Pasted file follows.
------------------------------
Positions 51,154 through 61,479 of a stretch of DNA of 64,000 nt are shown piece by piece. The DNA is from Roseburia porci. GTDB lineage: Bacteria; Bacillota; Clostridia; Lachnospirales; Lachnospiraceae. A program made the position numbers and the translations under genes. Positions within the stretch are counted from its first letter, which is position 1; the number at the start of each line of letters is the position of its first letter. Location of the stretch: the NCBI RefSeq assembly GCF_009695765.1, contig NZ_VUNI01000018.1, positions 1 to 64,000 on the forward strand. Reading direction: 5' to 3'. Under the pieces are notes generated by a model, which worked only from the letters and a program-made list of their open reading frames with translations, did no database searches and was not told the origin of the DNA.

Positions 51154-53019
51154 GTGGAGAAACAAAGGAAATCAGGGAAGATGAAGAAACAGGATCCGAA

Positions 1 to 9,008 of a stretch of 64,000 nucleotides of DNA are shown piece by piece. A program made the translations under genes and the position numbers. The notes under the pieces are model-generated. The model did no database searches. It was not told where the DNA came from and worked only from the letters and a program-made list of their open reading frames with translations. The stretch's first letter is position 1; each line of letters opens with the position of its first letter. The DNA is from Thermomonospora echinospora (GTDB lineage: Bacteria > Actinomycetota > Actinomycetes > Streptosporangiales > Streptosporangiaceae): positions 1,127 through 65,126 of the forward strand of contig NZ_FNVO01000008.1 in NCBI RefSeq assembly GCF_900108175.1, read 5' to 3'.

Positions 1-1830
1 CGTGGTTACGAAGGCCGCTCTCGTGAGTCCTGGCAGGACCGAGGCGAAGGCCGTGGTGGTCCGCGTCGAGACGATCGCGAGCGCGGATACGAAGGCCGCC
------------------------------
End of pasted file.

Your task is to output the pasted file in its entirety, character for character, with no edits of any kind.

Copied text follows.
Positions 51,154 through 61,479 of a stretch of DNA of 64,000 nt are shown piece by piece. The DNA is from Roseburia porci. GTDB lineage: Bacteria; Bacillota; Clostridia; Lachnospirales; Lachnospiraceae. A program made the position numbers and the translations under genes. Positions within the stretch are counted from its first letter, which is position 1; the number at the start of each line of letters is the position of its first letter. Location of the stretch: the NCBI RefSeq assembly GCF_009695765.1, contig NZ_VUNI01000018.1, positions 1 to 64,000 on the forward strand. Reading direction: 5' to 3'. Under the pieces are notes generated by a model, which worked only from the letters and a program-made list of their open reading frames with translations, did no database searches and was not told the origin of the DNA.

Positions 51154-53019
51154 GTGGAGAAACAAAGGAAATCAGGGAAGATGAAGAAACAGGATCCGAA

Positions 1 to 9,008 of a stretch of 64,000 nucleotides of DNA are shown piece by piece. A program made the translations under genes and the position numbers. The notes under the pieces are model-generated. The model did no database searches. It was not told where the DNA came from and worked only from the letters and a program-made list of their open reading frames with translations. The stretch's first letter is position 1; each line of letters opens with the position of its first letter. The DNA is from Thermomonospora echinospora (GTDB lineage: Bacteria > Actinomycetota > Actinomycetes > Streptosporangiales > Streptosporangiaceae): positions 1,127 through 65,126 of the forward strand of contig NZ_FNVO01000008.1 in NCBI RefSeq assembly GCF_900108175.1, read 5' to 3'.

Positions 1-1830
1 CGTGGTTACGAAGGCCGCTCTCGTGAGTCCTGGCAGGACCGAGGCGAAGGCCGTGGTGGTCCGCGTCGAGACGATCGCGAGCGCGGATACGAAGGCCGCC